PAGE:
Finite state machine
A finite state machine is a way of defining a language (see Strings and languages). We give a string to the machine, which examines the string one character by one, and at the end decides whether the string is the language or not.
A non-deterministic finite state machine (also called 'finite automaton') is a five-tuple where
- is a finite alphabet
- is a finite set of states
- is a transition relation
- is the initial state of the automaton
- is the set of final states
We graphically represent finite state machines using a graph.
- the nodes of the graph are the states , represented using circles
- the graph has an edge from to labelled by if and only
- we draw a double circle around each state if and only if
- we put a symbol in front of the initial state
Example finite state machine:
We formalize the operation of a finite state machine as follows.
If and , an execution of a finite state machine on is a sequence
where , such that for all .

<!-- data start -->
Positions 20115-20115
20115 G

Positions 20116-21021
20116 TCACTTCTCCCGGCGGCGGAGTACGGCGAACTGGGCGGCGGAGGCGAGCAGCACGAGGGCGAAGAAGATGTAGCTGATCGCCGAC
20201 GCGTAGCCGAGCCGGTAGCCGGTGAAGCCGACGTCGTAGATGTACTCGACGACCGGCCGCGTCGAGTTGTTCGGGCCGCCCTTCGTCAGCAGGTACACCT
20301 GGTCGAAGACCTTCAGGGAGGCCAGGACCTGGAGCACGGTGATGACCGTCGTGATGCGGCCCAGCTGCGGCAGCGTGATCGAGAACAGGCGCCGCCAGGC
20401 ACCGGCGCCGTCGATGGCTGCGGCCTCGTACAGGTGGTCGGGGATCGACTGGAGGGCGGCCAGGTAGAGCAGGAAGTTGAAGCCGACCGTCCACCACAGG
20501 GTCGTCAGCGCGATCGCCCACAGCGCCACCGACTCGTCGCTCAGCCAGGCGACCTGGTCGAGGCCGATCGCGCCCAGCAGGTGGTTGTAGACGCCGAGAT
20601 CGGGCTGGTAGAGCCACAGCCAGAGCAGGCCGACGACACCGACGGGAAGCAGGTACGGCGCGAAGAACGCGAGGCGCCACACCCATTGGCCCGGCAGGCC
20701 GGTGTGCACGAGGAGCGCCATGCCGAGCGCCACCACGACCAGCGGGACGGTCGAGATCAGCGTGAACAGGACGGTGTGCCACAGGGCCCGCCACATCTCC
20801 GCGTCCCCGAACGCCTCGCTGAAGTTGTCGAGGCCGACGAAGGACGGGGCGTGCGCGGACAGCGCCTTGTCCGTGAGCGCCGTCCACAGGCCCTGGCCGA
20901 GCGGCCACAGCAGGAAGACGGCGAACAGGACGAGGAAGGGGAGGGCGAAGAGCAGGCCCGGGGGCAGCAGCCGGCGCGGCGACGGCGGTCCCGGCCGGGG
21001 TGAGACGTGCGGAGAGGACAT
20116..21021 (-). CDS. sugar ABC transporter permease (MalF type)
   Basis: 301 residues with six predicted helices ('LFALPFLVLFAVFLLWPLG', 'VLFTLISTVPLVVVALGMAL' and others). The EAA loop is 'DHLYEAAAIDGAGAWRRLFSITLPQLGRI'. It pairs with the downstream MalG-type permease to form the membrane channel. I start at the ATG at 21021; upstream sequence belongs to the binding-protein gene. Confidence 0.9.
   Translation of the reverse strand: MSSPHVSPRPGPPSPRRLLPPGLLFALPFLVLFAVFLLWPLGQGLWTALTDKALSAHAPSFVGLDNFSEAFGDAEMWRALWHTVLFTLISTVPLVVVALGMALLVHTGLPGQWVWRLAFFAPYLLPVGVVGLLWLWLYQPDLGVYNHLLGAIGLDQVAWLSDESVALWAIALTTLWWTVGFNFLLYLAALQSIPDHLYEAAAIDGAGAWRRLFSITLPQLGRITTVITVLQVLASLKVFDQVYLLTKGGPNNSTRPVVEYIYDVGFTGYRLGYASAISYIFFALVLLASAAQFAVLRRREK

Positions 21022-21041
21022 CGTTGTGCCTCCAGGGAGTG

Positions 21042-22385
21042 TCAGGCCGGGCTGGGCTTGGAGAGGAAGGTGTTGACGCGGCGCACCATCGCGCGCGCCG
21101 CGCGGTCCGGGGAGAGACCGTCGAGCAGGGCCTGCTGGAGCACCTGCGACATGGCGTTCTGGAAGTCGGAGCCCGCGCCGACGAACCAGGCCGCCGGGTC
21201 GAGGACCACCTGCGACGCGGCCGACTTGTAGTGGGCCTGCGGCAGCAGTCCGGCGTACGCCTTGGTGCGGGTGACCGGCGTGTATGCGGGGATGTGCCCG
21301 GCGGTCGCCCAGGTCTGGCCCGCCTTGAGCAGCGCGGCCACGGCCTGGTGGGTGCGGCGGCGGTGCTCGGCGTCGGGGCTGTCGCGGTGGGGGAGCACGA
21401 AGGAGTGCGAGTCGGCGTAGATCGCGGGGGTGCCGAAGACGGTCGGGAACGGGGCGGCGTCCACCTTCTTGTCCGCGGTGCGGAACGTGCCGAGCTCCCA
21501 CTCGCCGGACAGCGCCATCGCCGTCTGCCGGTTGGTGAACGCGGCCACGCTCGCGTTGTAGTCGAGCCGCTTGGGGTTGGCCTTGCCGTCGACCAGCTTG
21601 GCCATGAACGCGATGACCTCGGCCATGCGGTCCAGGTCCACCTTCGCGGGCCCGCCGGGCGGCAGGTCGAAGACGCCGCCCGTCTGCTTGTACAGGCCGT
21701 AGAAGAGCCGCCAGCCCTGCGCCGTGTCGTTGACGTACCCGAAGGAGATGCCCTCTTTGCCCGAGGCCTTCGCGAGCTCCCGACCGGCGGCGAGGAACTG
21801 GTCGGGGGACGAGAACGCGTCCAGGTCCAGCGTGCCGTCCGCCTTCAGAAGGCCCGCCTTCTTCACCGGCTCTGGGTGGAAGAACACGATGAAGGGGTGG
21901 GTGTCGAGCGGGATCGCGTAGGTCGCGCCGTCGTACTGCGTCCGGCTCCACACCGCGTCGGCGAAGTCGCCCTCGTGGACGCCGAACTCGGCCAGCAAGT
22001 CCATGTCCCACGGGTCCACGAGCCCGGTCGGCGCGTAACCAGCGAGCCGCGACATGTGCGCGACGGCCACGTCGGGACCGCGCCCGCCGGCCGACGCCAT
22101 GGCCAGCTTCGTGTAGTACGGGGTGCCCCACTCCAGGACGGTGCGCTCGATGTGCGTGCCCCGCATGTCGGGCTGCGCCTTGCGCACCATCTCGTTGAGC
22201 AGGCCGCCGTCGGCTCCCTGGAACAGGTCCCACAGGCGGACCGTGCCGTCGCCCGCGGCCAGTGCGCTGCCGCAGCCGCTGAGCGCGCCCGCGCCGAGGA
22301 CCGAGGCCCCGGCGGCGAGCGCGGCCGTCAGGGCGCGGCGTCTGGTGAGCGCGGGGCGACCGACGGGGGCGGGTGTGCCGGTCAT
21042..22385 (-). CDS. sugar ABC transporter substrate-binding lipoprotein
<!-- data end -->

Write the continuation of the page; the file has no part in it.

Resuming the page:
If , we define as the set of all states in which the automaton could be while processing the word . Formally, we define as the set of all states such that there exists an execution with given , with , and witn some .
An accepting execution is an execution where and . We say that accepts the string iff there exists an accepting execution of on . We define the language of the automaton, denoted , as the set of all strings that accepts.
We then have
Example: the example automaton above accepts the language , which we can denote by .
What is the automaton accepting strings of the form where are arbitrary strings?
A state machine is called deterministic iff for every pair there exists exactly one such that .